The timing for this article could not be more germane. This past Sunday’s class (11/10/13) featured one rep max back squats, which capped off a three month squatting program. We will now transition into an Olympic lifting program which will take us through the next month, and will end in – you guessed it – one rep max testing for our collective Olympic lifts.
Now, when it comes to Olympic lifting and squatting, there’re a few questions we as coaches get asked a lot which pertain to Olympic Weightlifting Shoes. Of these questions, there are two that are most important to address:
Should I get a pair of weightlifting shoes?
What kind of shoes should I get?
In this two part series, we’ll do our best to provide responses to both questions which are based on our experience, as well as our opinions. Feel free to ask follow-up questions in the comments section, and we’ll answer them as best we can.
First up: Should you get a pair of weightlifting shoes?
There are lots of posts out there about why you should consider getting lifting shoes (such as this article from Cody Burgener at CrossFit Invictus entitled “Benefits of Olympic Weightlifting Shoes”). Here, however, we want to focus on when you should consider getting lifting shoes.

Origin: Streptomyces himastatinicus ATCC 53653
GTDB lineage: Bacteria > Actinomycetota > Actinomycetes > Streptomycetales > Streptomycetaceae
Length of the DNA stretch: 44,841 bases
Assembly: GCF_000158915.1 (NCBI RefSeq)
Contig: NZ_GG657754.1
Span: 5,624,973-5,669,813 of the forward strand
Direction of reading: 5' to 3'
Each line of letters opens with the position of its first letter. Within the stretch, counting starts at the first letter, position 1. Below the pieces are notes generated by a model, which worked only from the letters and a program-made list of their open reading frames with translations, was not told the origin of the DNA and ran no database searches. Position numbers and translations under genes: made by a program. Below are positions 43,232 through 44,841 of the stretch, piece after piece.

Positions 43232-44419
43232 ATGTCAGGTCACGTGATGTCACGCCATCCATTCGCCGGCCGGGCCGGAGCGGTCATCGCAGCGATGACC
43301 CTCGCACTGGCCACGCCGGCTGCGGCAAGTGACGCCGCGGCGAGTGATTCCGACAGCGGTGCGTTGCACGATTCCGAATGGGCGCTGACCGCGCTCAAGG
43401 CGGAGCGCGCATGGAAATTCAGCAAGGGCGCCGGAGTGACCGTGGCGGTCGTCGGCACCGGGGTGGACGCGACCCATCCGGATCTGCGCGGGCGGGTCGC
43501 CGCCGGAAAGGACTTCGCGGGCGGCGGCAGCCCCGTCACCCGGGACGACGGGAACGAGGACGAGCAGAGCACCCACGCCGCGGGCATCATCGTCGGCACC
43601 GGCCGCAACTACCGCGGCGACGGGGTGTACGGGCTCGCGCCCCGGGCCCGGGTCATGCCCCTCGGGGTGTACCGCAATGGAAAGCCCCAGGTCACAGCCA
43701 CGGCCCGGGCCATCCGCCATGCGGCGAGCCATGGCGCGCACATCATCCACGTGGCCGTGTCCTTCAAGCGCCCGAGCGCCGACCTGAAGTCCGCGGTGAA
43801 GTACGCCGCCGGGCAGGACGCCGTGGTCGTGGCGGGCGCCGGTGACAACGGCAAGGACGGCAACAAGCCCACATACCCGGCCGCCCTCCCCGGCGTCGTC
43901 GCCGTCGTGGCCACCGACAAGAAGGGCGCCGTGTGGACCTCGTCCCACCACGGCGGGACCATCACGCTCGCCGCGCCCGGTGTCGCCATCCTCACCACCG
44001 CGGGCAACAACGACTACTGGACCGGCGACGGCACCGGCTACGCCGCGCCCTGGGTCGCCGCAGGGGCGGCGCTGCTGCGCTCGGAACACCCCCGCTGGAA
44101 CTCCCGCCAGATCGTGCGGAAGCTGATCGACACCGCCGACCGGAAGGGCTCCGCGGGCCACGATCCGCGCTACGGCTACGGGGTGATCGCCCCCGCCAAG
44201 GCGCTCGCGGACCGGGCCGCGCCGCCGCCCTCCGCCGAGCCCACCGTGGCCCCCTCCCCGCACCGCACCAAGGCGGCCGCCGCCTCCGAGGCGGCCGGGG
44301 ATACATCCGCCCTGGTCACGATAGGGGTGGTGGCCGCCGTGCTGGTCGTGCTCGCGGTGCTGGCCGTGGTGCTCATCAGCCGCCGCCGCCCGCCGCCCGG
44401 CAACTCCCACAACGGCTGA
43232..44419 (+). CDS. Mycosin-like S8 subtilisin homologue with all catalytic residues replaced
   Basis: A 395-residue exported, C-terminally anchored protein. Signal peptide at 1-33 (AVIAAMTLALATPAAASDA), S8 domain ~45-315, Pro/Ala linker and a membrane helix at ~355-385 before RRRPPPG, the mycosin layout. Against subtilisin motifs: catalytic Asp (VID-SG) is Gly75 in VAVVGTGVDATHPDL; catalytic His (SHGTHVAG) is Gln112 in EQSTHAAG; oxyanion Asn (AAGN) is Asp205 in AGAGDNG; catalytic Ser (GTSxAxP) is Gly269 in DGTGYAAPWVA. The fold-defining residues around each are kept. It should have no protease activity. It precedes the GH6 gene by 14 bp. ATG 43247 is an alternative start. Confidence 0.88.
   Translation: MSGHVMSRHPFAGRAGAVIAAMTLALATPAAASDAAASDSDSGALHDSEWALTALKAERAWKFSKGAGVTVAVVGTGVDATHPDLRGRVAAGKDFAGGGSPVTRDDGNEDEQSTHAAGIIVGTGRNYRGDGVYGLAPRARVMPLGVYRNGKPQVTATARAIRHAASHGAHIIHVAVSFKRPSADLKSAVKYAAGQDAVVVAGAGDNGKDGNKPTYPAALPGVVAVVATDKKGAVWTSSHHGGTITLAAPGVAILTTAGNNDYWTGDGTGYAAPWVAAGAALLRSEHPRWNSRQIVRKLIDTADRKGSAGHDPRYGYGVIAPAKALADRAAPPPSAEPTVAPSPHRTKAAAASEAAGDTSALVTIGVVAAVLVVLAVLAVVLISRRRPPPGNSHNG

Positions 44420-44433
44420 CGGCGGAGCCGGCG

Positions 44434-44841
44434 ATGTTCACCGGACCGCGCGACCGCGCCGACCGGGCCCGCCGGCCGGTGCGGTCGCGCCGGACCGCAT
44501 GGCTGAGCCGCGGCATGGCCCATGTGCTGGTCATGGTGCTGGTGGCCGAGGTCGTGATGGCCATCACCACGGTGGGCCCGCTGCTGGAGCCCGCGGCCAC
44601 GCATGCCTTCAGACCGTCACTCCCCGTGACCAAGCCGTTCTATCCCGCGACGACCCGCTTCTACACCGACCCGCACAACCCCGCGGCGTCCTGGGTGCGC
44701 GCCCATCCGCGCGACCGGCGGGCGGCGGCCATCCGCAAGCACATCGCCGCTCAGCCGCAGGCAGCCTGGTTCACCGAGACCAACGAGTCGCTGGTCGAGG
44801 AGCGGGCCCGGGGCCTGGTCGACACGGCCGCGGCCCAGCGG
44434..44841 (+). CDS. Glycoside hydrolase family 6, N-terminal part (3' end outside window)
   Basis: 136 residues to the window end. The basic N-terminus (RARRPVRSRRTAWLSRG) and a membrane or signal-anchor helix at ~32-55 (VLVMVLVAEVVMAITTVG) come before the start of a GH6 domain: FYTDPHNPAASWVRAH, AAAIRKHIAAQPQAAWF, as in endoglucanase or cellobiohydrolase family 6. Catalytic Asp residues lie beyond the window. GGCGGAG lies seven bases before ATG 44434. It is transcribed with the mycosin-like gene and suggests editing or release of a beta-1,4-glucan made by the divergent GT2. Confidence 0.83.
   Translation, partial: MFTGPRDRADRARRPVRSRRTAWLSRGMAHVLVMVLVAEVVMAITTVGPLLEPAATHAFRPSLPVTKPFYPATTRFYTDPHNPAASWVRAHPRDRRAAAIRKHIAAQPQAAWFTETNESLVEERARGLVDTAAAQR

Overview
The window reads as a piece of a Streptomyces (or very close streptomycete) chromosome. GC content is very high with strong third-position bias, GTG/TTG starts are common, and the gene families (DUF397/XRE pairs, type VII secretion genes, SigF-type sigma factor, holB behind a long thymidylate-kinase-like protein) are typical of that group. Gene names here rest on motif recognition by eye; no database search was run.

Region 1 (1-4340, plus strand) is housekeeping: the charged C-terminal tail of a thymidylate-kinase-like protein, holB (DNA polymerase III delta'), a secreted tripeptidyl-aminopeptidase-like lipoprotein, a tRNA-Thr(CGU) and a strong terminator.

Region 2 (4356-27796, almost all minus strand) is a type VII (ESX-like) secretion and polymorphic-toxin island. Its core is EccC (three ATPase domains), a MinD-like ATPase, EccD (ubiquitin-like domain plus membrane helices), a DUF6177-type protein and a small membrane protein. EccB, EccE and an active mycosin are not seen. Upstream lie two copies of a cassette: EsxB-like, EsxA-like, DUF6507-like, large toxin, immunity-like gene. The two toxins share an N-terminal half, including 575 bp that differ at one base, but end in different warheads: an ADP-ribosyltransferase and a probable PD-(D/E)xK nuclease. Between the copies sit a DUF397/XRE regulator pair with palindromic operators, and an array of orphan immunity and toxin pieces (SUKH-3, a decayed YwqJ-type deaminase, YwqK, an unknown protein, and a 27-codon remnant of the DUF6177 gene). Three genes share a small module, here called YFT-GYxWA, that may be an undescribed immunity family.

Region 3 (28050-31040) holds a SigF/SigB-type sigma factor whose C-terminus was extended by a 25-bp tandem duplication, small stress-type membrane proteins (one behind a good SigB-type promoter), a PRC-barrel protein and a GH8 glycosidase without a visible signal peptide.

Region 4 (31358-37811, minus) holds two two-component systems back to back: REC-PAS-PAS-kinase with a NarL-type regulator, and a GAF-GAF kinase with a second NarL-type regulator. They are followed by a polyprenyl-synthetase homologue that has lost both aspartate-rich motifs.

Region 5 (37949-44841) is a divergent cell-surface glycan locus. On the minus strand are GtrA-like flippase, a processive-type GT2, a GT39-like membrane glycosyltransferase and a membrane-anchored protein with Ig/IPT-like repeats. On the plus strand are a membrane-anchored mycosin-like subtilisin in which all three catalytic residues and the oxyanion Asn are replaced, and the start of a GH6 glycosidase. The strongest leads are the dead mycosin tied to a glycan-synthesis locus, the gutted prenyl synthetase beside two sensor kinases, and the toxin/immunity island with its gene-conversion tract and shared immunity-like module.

The short of it is this: You should get Oly shoes when you’re ready for them.
More specifically, you should think about getting Oly shoes only once you’ve achieved both proficiency and consistency in your lifts (i.e., you’ve not only learned how to squat, snatch, or clean and jerk with proper form and technique, but are able to do so on a regular basis). This includes adequately addressing your own personal limitations in mobility and/or flexibility before you reach for a pair of weightlifting shoes.
Still front curling your cleans? Unable to properly overhead squat half your body weight, let alone pull under a snatch? Then Oly shoes shouldn’t really be a consideration. Not yet.
To paraphrase something powerlifting coach Louie Simmons of Westside Barbell once said, “don’t have 100-dollar shoes and a 10-cent lift.” Oly shoes are NOT meant to help you work around bad movement patterns or deficiencies in mobility/flexibility. If you suffer from inflexible ankles or ultra-tight hip flexors, and you reach for a pair of lifting shoes rather than spending the time to improve your mobility, you’re avoiding the problem, not fixing it.
Gear is meant to advance your abilities, not sidestep shortcomings. It’s counterproductive to upgrade your equipment until it’s the equipment that’s holding you back, rather than the other way around. Take the time to learn the movement, address your limitations and build a more sound foundation in ability and execution. Once you’ve achieved the proper level of proficiency, then it’s time to figure out which shoes will be best for you.
Stay tuned for Part 2 of our Oly Shoe discussion, where we’ll break down the brands, and help guide you to an informed purchase decision (should the time be right, of course!).